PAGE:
Cicadas are insects that emerge from underground by the millions as summer approaches. You may recognize the chorus of singing males trying to attract females.
If those choruses sound much louder some years, that’s because some cicadas have a 13- or 17-year life cycle. When these groups emerge, they’re hard to miss.
One of those 17-year broods (Brood VIII) has started emerging this spring in Pennsylvania, Ohio and West Virginia. But they probably won’t be found in Lancaster County.
Brood Eight of the Magicicada cicadas have been spotted in western Pennsylvania. A team mapping sightings show the cicadas haven't been seen east of Somerset.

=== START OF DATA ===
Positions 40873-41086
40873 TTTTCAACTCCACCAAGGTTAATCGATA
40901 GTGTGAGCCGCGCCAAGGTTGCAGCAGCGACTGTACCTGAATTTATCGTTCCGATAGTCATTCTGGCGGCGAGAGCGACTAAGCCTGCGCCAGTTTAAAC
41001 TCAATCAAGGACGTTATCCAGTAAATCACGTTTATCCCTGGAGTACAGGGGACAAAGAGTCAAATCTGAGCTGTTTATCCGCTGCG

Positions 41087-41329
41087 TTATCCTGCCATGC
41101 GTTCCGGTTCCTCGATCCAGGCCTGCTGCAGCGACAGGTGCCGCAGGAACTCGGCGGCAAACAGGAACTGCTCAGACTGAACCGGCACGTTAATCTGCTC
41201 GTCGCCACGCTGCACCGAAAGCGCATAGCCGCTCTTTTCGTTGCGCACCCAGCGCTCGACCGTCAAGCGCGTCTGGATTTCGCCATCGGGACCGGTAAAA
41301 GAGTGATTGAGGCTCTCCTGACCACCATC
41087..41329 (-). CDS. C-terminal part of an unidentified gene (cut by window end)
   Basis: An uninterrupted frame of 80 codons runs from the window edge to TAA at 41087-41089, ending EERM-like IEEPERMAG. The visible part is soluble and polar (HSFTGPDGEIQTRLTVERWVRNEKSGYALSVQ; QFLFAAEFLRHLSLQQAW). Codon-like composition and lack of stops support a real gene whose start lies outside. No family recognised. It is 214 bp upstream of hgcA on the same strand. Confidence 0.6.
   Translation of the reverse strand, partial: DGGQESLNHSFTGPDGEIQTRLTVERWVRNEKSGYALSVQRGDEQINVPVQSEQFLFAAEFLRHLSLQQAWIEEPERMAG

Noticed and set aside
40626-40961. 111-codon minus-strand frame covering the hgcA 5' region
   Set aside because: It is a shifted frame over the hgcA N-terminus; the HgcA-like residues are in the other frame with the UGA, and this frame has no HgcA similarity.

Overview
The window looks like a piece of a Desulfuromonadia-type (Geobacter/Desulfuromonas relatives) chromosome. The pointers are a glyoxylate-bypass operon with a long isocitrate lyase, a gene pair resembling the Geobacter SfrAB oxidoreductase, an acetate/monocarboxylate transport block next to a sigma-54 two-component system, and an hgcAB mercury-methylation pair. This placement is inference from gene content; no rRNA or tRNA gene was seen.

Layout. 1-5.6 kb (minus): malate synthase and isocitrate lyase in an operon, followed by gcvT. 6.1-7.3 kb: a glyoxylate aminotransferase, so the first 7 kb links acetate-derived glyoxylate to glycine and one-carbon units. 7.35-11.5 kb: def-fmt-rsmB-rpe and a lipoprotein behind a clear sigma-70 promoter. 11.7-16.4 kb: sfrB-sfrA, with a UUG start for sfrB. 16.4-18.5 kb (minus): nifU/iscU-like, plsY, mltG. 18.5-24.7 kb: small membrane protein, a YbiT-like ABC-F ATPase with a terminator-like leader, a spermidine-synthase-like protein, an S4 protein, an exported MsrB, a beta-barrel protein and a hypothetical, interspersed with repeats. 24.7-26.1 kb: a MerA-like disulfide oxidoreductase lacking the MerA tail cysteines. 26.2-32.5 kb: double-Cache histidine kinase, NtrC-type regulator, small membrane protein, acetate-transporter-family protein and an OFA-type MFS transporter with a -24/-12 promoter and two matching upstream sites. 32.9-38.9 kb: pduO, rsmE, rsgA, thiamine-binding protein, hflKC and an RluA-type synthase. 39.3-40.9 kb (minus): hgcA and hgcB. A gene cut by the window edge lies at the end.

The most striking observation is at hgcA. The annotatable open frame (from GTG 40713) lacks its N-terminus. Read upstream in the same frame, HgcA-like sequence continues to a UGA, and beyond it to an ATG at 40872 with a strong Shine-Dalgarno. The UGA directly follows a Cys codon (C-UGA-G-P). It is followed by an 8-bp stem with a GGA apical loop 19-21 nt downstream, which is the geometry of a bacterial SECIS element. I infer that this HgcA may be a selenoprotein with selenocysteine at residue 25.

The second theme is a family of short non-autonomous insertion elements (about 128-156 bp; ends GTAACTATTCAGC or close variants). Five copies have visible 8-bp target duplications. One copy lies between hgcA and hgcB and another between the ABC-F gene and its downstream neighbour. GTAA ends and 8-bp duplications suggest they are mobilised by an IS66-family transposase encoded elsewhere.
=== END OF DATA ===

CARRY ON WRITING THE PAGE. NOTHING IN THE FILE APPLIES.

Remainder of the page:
So when will Lancaster County see another swarm of cicadas?
Of the 23 broods Cicada Mania tracks, brood 10 will emerge in Pennsylvania in 2021. Magicicada typically show up in early May and stick around through the last week of June
In the meantime, there are plenty of cicada species arriving annually.
There’s the Northern dusk-singing cicada (megatibicen auletes), the largest North American cicada (up to three inches long). There’s Linne's cicada (neotibicen linnei), with a black, green and brown camo pattern. And there’s the Eastern scissor grinder cicada (guess what it sounds like?)